Nord Stream Partner Calls for EU Support

FRANKFURT -- Baltic gas pipeline consortium Nord Stream needs more backing from the EU executive to meet its time schedule, shareholder Wintershall said Tuesday.

"If you think it is a done deal, you are wrong," Wintershall chief executive Reinier Zwitserloot said.

"If we want to see gas flow through the pipeline in the first half of 2011, all the necessary approvals must be obtained by mid-2009, but the EU Commission must help ensure that the project is not blocked by individual countries."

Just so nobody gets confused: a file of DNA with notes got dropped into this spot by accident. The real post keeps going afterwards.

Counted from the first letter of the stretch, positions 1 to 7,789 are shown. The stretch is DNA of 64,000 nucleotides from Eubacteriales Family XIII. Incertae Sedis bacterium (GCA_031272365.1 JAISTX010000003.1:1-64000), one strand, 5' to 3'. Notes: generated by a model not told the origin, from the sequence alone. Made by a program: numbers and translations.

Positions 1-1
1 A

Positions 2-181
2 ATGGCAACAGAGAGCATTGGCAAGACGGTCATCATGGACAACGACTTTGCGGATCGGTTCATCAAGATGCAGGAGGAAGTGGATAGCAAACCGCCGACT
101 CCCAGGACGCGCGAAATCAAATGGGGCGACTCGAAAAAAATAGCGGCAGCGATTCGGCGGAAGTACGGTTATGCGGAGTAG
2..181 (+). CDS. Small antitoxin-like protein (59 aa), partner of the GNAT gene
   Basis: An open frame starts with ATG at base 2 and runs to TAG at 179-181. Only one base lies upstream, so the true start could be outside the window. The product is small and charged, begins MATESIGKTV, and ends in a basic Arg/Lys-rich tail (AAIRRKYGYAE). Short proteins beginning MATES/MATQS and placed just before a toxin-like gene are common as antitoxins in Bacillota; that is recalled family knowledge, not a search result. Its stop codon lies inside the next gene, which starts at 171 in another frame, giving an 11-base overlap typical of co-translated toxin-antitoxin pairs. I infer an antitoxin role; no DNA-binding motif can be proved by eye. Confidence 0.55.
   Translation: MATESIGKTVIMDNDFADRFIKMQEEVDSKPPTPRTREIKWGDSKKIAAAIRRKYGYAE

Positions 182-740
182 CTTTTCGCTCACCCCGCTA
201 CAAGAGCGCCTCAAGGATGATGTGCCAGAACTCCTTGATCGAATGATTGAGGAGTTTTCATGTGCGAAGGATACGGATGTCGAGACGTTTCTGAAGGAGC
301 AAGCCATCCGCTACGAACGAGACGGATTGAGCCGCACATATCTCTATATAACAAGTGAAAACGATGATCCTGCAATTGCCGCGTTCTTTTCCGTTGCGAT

Nord Stream is majority-owned by Gazprom, with Wintershall parent BASF and E.On owning 20 percent each, and Dutch Gasunie having 9 percent.

The operators, who aim to build the 1,200-kilometer pipeline under the Baltic Sea, have recently said they will revise up the project's costs as the price of materials spirals higher.

Zwitserloot said his frustration stemmed from numerous delays by individual EU countries that should not be tolerated, given a fast-rising gas shortfall in the bloc. Among these, Estonia had blocked subsea exploration and Sweden had various departments considering approval of different aspects of the project, he said.